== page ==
The modern profiteering charters make no such commitment. "We'll be right here," they say, "just as long as it serves our purposes."

There are cities, increasing in number, where leaders have trampled on the promise of public schools. Shame on those leaders, and shame on our national leaders who have encouraged the destruction of the public school promise. Wouldn't it be interesting if charter school companies had to sign contracts that, say, bound them to keeping a school open for ten, fifteen, twenty years whether they were making money or not. Wouldn't it be interesting if, in places like New Orleans, politicians had said, "You can open a charter school to replace the public school that used to be here, but you can't ever close it until we say you can. You must guarantee to provide educational services to the children of New Orleans as long as there are children in New Orleans." Public schools should be as permanent as any public institution can be. It is a huge ripoff to replace them with temporary schools having no more aspiration to permanence than the pop-up tent store selling Fourth of July fireworks.

In the meantime, the modern profiteering charters are just the educational version of the people who bring home puppies and a year later have taken them to the pound or abandoned them in the country or simply neglected them to death.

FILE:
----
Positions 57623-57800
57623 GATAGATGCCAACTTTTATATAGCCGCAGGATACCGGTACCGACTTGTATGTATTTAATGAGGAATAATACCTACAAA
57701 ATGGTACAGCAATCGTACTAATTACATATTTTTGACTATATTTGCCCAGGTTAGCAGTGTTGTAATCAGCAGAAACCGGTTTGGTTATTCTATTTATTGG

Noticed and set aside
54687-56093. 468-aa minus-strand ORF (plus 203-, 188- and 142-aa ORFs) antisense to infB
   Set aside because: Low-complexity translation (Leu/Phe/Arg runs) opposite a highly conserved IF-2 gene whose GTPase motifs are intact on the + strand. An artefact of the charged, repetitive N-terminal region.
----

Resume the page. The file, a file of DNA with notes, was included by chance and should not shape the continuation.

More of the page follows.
All pets should be forever pets. And all schools should be forever schools.

Management By Screen

If you remember the film classic Aliens (a film classic that James Cameron made way before he decided to remake Ferngully for a gazillion dollars), you remember his nightmare vision of soldiering in the not-too-distant future. Lt. Gorman is the "leader" who expects to manage his troops from a mobile office loaded with screens that are in turn loaded with data. It is an effective narrative shorthand for leadership that is detached, impersonal, and ultimately fatally ineffective. And in 1986, it was an convincing portrayal of how things could go wrong.

Well, it's almost thirty years later, and Lt. Gorman is real.

Not so much in the military, perhaps, but Management By Screen is alive and well in the private sector.

My brother has worked in the manufacturing world most of his adult life, and he tells me hair-curling tales of the things going on out there. The hot, new, with-it manager is a data god. He is sure to live at least forty miles away from the location of the plant, because you can't make the necessary hard-nosed brutal decisions you need to make if you're personally familiar with the people and community that will be affected.

And this data god's management style looks kind of like this

Yes, you should be able to manage a facility from your desk. Just make sure you're collecting the necessary data.